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Chapter III

RESEARCH METHODOLOGY

This chapter presents a brief description of the research design,

treatment of material and postcolonial analysis of selected contemporary

short stories that appropriate myths in their plots to suggest various

ideologies.

Research Design

The study at hand is qualitative in nature and discourse analysis by

design.

Grant et al (2005) lays out two major steps in conducting discourse

analysis. The first phase is the establishment of associations between the

discourse (the written text) and the context (the larger society within which

the text exists). This is to be made more possible using Fairclough’s (1993)

framework for critical discourse analysis which is similar to Grant’s steps in

that it first explores the opaque relationships of causality and determination

between discursive practices, events, and texts, and the wider social and

cultural structures, relations, and processes. Then, it investigates how such

practices, events, and and texts arise out of and are ideologically shaped by

relations of power and struggles over power. Lastly, it explores how the

relationship between discourse and society secures power and hegemony.

So to speak, the goal of critical discourse analysis is to make transparent


the connections between discourse practices (texts), social structures, and

connections that may be opaque to lay persons (Sheyholislami, n.d.).

In the case of the study at hand, the discourse remains of course to

be the texts under scrutiny while the context is the larger social milieu of 21st

Century Philippines. This is where the theory of postcolonialism come in to

aid the analysis of the texts, since this generation is best explained and

characterized using the themes proposed by postcolonial discourse.

Moreover, the framework of critical discourse analysis runs parallel with the

goals of postcolonialism itself in that they both focus on hegemonic

structures, which in this case is the relationship between the colonizer and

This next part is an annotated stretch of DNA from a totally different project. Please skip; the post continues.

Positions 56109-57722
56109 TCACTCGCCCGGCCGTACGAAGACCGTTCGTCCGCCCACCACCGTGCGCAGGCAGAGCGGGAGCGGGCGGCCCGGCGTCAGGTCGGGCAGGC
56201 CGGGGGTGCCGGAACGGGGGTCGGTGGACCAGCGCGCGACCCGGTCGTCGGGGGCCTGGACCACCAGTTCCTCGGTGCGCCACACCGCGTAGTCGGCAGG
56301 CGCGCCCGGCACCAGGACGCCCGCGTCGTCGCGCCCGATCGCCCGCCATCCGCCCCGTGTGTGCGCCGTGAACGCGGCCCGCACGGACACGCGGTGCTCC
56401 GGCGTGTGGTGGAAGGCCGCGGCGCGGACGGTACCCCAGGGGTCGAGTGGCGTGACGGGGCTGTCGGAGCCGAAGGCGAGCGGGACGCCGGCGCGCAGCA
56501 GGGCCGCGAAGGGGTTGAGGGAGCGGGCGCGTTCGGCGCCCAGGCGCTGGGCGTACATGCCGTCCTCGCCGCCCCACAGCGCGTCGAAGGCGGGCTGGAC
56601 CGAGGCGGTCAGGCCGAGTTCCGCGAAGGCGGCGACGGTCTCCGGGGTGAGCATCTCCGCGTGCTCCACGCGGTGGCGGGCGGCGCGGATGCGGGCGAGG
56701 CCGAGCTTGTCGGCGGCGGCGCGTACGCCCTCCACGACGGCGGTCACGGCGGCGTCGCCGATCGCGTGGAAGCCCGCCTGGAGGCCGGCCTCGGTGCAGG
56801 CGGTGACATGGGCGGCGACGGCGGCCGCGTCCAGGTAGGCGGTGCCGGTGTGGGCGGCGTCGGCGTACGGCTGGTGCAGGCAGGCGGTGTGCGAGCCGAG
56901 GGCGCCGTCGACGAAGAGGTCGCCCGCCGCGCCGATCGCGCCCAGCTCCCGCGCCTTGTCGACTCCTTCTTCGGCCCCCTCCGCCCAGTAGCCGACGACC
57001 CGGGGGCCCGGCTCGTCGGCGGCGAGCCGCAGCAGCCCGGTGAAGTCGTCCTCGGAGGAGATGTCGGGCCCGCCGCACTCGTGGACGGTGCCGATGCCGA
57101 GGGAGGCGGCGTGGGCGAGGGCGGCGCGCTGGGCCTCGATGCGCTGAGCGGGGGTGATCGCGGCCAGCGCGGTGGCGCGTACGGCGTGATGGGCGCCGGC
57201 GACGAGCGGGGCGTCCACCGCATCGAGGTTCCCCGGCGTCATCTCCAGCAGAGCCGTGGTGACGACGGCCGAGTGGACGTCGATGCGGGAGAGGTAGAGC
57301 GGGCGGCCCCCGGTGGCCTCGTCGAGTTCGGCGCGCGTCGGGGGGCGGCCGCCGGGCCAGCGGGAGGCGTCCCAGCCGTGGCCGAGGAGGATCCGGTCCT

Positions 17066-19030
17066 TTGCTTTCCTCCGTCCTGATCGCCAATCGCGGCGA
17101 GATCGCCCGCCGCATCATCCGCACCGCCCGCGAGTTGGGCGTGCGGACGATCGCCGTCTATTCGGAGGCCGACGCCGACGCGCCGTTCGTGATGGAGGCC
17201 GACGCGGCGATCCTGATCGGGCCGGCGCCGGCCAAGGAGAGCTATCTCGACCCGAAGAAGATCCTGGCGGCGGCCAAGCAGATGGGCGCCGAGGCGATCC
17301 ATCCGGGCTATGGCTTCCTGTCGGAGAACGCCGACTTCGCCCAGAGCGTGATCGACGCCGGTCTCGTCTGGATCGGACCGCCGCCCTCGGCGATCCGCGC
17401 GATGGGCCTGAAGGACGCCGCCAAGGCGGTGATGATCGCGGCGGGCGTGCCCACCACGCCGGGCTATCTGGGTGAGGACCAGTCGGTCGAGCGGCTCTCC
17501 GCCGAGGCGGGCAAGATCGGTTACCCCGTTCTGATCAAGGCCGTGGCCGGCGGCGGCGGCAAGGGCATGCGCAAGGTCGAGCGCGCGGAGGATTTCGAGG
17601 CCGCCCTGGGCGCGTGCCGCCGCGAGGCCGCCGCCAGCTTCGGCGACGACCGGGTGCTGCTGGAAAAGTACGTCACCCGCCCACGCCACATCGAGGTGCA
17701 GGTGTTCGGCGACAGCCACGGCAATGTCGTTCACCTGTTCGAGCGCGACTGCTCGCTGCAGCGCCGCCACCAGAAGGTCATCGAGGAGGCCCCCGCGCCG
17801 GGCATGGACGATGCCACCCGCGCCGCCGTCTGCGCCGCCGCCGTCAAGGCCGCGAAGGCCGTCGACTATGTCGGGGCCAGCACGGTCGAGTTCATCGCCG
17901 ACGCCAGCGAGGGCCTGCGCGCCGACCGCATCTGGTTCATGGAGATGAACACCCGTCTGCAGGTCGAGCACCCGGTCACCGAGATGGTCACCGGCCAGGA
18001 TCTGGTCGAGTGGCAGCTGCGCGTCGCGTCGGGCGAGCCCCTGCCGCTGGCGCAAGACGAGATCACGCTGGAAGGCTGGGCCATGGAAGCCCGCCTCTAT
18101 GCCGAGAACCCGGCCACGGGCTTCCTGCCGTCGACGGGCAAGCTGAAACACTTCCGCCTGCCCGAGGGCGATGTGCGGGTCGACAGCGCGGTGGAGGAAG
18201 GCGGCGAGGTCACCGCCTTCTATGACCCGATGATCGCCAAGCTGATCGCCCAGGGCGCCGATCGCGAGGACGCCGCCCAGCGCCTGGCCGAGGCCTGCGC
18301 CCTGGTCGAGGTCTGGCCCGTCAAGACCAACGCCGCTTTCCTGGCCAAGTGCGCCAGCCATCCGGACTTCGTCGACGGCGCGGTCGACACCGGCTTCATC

the colonized, and the effects these relationship had long after the period of

colonization has ended.

Subject of the Study

This study shall analyze three short stories, namely “A Gate Opens:

The Beginning of the Fall of the Spancialo in Hinirang” by Dean Francis Alfar,

“The Alipin’s Tale” by Raymund Falgui, and “Ana’s Little Pawnshop on

Makiling St.” by Eliza Victoria. These short stories that belong to the genre

of speculative fiction all appear in an anthology entitled Alternative Alamat

(Chikiamco, P, ed. Flipside Digital Content Company, Inc., 2011), which

compiled contemporary fiction inspired by Philippine Mythology.

Methodology
The study at hand rests on three bases in terms of methodology:

thematic discourse analysis, postcolonialism, and constructivism in

education.

The stories at hand shall be analysed first for their formalist content.

This shall be done by describing the stories in terms of plot, characters,

setting, point-of-view, and theme. In extension, they will be analysed as

metaphors for history and/or social conditions by looking at their vehicle and

tenor. It is the hope of the researcher that so doing would lead to better

familiarization with the text both for himself and for the readers, thereby

making the themes and patterns within the text clearer.

The marriage between thematic discourse analysis and

postcolonialism is an appropriate approach for the next step since (1) both

are investigations of political, and therefore ideological systems, and that (2)

they are both invested in the “shaping of a desirable future, not an existing

reality” (Battiste, 2000, as quoted in Sawyer, 2012, 36). In particular,

analysis will focus on the themes of hybridity, appropriation, magic realism

and allegory as counter-discourse, these themes having been noted

previously by the researcher among the stories under scrutiny.

Lastly, teaching guides adhering to Gagnon and Collay’s Six

Elements of Constructivism will be developed. Constructivism was chosen

for this project because RA 10533, or the Enhanced Basic Education Act of

2013, explicitly endorses it for the delivery of the Basic Education


Curriculum. More importantly, it allows for such approaches that are

reflective, collaborative, and integrative—which are the hallmarks of 21st

Century education.